Tag Archive | "BPA"

Toxins? Not Here.

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Although it is not the first time Suffolk County has passed a law before the rest of the nation, we commend the county legislators who recently voted to ban the sale of bisphenol A (BPA) in baby bottles and sippy cups made for infants.

We live in a county with some of the highest cancer rates in the country. It makes sense that we should consider abandoning products that contain cancer-causing toxins and we should be supportive of our government who did just that.

We’d like recognize our county legislator, Jay Schneiderman, who co-sponsored a bill allowing only for the sale of BPA-free bottles for infants. The chemical BPA has been found in many different name brand items made for children and some of the country’s biggest retailers sell them. The dangers of BPA exposure is much higher for children, so this law prohibits the sale of products containing BPA for children under three.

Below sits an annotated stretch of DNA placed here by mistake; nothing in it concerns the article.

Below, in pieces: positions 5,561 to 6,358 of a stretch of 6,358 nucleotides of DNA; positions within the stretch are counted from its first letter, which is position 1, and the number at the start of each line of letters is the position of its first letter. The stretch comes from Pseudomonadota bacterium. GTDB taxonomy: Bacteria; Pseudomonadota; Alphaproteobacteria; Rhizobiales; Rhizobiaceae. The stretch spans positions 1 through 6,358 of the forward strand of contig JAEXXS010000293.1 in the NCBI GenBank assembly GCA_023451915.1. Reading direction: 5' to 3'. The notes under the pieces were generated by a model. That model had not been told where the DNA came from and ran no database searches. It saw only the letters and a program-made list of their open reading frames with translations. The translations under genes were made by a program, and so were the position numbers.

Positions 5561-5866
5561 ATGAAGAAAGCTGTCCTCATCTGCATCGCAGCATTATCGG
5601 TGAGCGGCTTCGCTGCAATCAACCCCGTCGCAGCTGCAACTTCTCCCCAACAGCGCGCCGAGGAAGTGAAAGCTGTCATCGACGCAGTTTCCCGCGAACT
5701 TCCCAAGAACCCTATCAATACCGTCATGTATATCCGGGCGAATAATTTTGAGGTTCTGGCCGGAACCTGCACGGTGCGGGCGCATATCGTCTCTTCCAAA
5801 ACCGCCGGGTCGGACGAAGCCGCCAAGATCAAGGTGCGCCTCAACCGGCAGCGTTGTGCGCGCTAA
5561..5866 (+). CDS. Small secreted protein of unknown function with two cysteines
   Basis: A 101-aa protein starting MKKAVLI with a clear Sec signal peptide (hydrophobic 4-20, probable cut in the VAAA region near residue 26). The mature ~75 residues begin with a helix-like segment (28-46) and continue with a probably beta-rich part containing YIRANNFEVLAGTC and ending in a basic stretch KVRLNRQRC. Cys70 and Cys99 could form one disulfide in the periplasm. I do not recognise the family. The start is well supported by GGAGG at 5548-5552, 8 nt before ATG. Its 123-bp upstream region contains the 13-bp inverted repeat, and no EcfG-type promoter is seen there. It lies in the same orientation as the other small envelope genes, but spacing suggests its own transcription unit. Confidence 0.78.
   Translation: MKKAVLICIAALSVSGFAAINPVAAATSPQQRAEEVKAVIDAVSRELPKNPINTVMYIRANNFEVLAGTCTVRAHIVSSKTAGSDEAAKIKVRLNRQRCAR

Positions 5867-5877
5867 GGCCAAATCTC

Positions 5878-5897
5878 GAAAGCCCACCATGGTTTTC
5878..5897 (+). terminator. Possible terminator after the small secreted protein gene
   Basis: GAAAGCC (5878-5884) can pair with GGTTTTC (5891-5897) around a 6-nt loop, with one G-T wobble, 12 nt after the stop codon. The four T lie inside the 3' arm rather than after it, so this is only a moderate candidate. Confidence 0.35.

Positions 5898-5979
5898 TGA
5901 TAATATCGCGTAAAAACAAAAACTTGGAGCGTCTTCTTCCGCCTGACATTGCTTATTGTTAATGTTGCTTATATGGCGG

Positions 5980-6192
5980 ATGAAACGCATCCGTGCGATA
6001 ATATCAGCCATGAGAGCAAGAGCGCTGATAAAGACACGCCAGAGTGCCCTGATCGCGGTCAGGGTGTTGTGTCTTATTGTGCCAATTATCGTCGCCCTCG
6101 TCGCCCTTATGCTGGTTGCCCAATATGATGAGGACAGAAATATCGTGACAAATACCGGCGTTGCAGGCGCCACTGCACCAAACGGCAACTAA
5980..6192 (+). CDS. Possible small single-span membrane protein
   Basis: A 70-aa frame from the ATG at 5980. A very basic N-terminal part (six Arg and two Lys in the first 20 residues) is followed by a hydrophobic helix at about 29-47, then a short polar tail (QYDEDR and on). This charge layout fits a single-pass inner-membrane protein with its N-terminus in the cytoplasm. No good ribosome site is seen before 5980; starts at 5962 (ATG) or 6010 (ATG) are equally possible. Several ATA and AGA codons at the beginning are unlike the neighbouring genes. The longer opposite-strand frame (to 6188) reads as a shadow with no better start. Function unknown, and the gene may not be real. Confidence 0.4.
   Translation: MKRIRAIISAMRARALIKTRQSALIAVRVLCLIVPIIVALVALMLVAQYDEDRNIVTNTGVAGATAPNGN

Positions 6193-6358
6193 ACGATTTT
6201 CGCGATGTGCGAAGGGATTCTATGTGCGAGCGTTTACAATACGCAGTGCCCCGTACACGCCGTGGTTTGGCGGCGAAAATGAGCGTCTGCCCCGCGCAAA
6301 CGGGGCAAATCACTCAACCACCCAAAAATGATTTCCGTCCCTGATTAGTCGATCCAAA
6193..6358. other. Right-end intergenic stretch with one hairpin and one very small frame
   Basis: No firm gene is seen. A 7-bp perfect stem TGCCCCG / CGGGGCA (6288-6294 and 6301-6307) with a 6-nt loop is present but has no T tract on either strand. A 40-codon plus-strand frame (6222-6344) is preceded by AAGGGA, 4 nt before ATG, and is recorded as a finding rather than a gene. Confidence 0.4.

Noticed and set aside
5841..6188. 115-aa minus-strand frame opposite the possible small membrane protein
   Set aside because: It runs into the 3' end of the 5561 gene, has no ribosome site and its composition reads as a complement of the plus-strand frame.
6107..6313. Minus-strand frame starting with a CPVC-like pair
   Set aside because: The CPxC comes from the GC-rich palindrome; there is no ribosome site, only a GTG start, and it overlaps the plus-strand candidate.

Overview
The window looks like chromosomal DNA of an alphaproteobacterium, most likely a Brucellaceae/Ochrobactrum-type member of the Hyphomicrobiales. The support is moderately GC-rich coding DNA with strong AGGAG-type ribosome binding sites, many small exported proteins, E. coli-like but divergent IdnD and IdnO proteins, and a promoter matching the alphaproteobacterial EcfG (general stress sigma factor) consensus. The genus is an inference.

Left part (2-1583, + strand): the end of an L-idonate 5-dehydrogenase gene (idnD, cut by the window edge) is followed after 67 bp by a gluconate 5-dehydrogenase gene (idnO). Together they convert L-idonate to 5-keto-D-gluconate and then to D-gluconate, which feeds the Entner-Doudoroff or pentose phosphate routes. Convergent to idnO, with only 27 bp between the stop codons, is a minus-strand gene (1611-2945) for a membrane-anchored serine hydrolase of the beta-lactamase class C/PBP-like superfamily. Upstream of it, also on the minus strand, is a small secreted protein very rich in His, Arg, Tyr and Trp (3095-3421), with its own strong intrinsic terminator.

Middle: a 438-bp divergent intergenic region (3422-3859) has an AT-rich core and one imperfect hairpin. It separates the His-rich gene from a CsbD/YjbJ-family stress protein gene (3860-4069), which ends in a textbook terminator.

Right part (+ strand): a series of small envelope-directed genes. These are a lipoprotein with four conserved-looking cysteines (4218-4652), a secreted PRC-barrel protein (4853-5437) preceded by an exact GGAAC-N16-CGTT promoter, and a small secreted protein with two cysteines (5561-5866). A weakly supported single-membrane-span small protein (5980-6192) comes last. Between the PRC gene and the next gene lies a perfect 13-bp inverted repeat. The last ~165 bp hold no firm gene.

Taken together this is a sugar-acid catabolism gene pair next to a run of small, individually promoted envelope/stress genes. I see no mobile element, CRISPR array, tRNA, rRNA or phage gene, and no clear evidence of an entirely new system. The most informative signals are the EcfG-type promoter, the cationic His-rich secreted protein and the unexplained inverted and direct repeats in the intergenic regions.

We understand the industry is suggesting small levels of this toxin aren’t harmful. But who’s to know what a small dosage is? We also doubt the plastics and chemical industries are putting a lot of effort into finding studies that show their products are unsafe.

The dangers posed by prolonged use of products containing BPA for children can include complications like an altered immune system, hyperactivity, reproductive health problems, an increased risk of cancer, obesity and diabetes.

Why are manufacturers using something that is potentially hazardous if there are alternatives? It may be that many of these products are coming from overseas, where quality standards are less stringent. Or it may be that they’re coming from companies who are under pressure to make money. Think of the stories that have been in the news in recent months about the salmonella outbreak caused by peanuts in this country and those Chinese made toys and food products that were tainted.